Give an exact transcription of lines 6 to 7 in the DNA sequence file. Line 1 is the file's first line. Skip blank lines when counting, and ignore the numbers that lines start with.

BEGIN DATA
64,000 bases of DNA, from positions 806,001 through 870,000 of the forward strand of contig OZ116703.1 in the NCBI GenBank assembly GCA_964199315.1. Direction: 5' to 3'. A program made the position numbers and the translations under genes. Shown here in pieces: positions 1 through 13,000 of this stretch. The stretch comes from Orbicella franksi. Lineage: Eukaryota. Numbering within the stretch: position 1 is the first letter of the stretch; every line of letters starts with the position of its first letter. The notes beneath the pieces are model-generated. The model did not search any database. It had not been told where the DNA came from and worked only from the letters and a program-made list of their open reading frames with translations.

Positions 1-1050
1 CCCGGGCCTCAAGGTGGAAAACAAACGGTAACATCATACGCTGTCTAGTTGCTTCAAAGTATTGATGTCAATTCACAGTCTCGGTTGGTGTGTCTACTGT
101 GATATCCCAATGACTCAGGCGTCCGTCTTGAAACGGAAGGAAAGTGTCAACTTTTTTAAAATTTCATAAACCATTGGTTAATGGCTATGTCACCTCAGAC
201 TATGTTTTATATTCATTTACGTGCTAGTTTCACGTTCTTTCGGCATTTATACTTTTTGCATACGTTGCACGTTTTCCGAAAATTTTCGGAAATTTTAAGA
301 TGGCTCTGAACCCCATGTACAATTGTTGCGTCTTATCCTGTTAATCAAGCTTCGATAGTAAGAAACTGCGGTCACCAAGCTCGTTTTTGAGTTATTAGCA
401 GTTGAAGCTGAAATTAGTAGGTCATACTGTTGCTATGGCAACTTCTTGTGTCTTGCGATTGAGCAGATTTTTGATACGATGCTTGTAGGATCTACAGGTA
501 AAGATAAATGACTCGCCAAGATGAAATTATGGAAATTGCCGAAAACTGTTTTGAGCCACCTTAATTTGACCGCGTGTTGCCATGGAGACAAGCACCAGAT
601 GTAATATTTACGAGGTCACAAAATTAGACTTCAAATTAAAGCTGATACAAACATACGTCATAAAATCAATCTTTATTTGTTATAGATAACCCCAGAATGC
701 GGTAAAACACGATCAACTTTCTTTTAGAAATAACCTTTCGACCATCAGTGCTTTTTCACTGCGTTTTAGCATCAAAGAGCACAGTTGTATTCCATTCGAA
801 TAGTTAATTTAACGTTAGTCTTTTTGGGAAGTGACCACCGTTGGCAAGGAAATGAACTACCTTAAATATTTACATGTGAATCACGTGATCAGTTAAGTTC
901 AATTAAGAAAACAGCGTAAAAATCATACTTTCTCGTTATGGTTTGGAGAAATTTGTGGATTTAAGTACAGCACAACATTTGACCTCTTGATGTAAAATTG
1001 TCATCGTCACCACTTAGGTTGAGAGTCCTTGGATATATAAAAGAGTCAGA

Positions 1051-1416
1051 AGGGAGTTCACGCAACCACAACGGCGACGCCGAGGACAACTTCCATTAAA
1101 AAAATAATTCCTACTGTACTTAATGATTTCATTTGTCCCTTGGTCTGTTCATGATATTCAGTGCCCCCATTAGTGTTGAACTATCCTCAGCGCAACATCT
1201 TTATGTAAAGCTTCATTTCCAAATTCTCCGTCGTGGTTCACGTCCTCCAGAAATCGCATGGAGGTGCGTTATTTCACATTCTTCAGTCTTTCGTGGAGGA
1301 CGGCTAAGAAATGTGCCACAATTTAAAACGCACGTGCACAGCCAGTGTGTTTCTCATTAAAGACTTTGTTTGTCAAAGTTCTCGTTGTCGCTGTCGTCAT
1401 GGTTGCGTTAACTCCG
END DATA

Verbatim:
301 TGGCTCTGAACCCCATGTACAATTGTTGCGTCTTATCCTGTTAATCAAGCTTCGATAGTAAGAAACTGCGGTCACCAAGCTCGTTTTTGAGTTATTAGCA
401 GTTGAAGCTGAAATTAGTAGGTCATACTGTTGCTATGGCAACTTCTTGTGTCTTGCGATTGAGCAGATTTTTGATACGATGCTTGTAGGATCTACAGGTA